SNL's Fred Armisen on Passing the Barack Obama Impression to Jay Pharoah: 'I Just Answer to Lorne'
It has been one of the most discussed parts of Saturday Night Live since comedian Jay Pharoah was added as a featured player last September: Would the young impressionist -- who does a pretty mean Barack Obama -- replace incumbent Fred Armisen as the fake Commander-in-Chief. To the consternation of some, he hasn't thus far, but that's not because of Armisen. Movieline caught up with the comedian -- who is now in his ninth season on the legendary sketch show -- to discuss his Obama impression, his seniority at studio 8H, and how he keeps his relationship with Saturday Night Live fresh after all of these years.
[Editor's Note: Look out in a few weeks for part two of Fred Armisen's conversation with Movieline, in which he talks about Portlandia, recalls his favorite parts of the '90s and discusses his hopes for his post-SNL career.]
Lorne Michaels recently described you to the New York Times as being more of an artist than a careerist. Is that how you consider yourself?
Yeah that's a nice thing to say. Very, very nice. I don't think so much in long terms really. I think in terms of individual projects.
Which is amazing because you're on your ninth season of Saturday Night Live, which is one of the longest careers in Studio 8H history
That is probably the best way it could have worked for me because Saturday Night Live is such an immediate show. All of the ideas and sketches are current so I think that that is just kind of the way it works there. You have to just be concentrating on the short term.
When you are with a job that long, I imagine that it takes the shape of a marriage. How do you keep your relationship with Saturday Night Live fresh after all of these years?
It changes so much with the revolving door of hosts and musical guests and writers that it's always brand new. And even during the actual show, there are different costumes, wigs and you're always playing a different character.
Do you still get nervous before doing each show or meeting certain hosts?
No! It's always the same for me. I always get excited before each show. You hear the music and you think, "This is the coolest thing in the world."
How do you exercise your seniority on set?
This show never indulges anything or anyone. There is never a moment where you have an upper hand in anything and it's really great that way. It's so democratic here. All of the cast members' offices are mixed in with the writers' offices; nobody is treated special. The only thing that matters is, during the table read, is what's funny. That's the only criteria for getting a sketch on. I don't have any extra pull because I've been here longer. As long as the sketch is funny, that's what gets on.
Do you have a sense of what will play well during the table read at this point?
No, you never know! Sometimes you just crash in flames. Sometimes it goes great. Both reactions are part of the experience. They're both like miracles.
Can you recall one sketch you pitched that crashed spectacularly?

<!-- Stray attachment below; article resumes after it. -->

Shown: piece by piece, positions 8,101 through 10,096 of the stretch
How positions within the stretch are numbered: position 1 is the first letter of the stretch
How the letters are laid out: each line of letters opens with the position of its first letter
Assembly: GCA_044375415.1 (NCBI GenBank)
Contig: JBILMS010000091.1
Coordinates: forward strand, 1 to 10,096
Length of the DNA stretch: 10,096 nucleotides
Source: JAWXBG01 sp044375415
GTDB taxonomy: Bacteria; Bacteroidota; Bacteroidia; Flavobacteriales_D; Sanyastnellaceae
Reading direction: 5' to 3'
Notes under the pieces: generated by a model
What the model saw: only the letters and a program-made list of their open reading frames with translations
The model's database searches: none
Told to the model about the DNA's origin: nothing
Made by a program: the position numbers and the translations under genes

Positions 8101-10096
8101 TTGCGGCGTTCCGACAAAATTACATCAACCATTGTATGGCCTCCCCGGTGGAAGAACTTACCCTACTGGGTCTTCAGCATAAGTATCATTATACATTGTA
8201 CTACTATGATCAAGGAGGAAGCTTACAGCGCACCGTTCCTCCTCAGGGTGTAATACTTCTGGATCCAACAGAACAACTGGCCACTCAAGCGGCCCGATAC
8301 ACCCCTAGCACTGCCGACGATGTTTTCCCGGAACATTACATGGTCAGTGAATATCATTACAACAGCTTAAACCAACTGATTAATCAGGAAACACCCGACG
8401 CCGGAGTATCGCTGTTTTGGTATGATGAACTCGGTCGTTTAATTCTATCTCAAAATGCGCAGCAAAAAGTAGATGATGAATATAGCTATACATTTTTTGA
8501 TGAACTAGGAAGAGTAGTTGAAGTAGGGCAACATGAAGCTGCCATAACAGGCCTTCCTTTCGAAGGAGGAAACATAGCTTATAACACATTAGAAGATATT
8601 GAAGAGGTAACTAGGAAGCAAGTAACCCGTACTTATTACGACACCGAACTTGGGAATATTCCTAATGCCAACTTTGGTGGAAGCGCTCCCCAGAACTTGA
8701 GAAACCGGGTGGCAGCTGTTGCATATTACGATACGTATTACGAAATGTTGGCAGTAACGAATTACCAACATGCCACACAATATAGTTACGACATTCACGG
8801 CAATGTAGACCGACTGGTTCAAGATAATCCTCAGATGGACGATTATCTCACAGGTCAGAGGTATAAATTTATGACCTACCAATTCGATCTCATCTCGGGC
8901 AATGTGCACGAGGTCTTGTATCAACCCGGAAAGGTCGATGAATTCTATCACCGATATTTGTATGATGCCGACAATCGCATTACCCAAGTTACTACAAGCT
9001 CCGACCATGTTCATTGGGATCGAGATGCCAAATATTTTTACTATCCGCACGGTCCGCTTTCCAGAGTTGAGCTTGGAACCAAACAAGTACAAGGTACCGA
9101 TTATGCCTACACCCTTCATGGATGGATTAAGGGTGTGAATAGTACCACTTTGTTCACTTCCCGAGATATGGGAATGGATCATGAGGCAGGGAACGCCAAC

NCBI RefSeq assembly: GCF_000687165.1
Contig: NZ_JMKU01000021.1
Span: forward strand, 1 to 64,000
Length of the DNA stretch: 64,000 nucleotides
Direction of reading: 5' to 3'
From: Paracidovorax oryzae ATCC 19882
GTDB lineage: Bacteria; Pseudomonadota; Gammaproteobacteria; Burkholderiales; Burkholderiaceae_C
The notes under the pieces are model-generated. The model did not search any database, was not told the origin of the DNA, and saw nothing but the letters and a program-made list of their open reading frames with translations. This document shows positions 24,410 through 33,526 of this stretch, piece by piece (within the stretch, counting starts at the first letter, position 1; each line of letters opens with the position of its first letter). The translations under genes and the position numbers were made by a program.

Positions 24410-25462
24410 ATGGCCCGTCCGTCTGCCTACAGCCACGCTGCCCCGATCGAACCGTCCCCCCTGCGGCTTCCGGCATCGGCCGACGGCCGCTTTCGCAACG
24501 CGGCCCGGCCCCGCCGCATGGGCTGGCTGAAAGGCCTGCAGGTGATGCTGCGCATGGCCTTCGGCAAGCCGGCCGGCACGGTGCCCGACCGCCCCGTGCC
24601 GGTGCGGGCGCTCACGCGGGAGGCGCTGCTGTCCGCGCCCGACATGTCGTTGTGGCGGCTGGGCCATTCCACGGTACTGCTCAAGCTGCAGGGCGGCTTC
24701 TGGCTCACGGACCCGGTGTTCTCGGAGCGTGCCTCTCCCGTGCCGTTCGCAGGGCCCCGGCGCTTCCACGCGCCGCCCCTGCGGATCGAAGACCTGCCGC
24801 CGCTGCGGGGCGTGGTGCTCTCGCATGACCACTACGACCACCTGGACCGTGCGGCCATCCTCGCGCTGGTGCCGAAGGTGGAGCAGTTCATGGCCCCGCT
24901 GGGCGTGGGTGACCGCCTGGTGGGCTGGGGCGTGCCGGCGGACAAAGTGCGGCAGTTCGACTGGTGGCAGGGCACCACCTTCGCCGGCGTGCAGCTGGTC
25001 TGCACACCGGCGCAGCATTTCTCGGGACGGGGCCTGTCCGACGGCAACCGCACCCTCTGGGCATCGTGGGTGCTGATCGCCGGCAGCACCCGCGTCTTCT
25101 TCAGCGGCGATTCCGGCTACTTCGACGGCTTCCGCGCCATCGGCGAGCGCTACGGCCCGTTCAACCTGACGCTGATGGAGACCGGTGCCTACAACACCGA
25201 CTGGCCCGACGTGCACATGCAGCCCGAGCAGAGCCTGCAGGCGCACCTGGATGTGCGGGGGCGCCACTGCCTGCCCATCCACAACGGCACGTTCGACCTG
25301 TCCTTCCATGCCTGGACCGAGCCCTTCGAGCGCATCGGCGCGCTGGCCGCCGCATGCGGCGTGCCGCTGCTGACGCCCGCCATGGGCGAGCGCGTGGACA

One? I can name fifty. There are a million, but it's not a bad thing. It happens to all of us. You read a sketch and it just doesn't work but there is something still miraculous about it because you learn from each one of those. You go, "Oh, that's right."
When are we going to see Nicholas Fehn and Frondi again?
You're so nice to even bring them up. I'll definitely do Nicholas again. Frondi (the mentally challenged character who panned Ben Affleck's film Gigli to his face) is a little harder. That came from a perfect storm of events and host. That was coming off of Gigli, but who knows?
Are there certain impressions that are more fun to do?
No, they're all fun for me.
Because it doesn't seem like Barack Obama would be that fun of an impression to do.
To be perfectly honest, it's all a dream. I used to just tour around and play drums and it was really hard. To do this, it is like every moment I am thinking "I can't believe I am doing this. I can't believe I'm in this studio working with these brilliant people. There are just geniuses around me all of the time."
There's been some internet speculation that Jay Pharoah might inherit the Barack impression from you. And I believe a few years back, Lorne Michaels told Will Forte point-blank that Jason Sudeikis would be taking over George W. Bush. What would your reaction be if Lorne told you tomorrow that Jay would be taking over Barack?
I just answer to Lorne. I serve him. I am a soldier for Saturday Night Live so whatever he wants is fine with me. The way I started doing Obama was that Lorne called me into his office and said, "Why don't you give Obama a try?" So however the show goes, whatever Lorne wants, all I can do is give my best.
Do you have any new impressions you've been working on that we might see soon?
Yeah, I watch a lot of TV and by default, just start doing impressions of people.
Anyone you're really working on?
Uh, I'm trying to do Bill Maher and figuring out a way to put him into a sketch. That's who I've been working on a little bit so you might see him.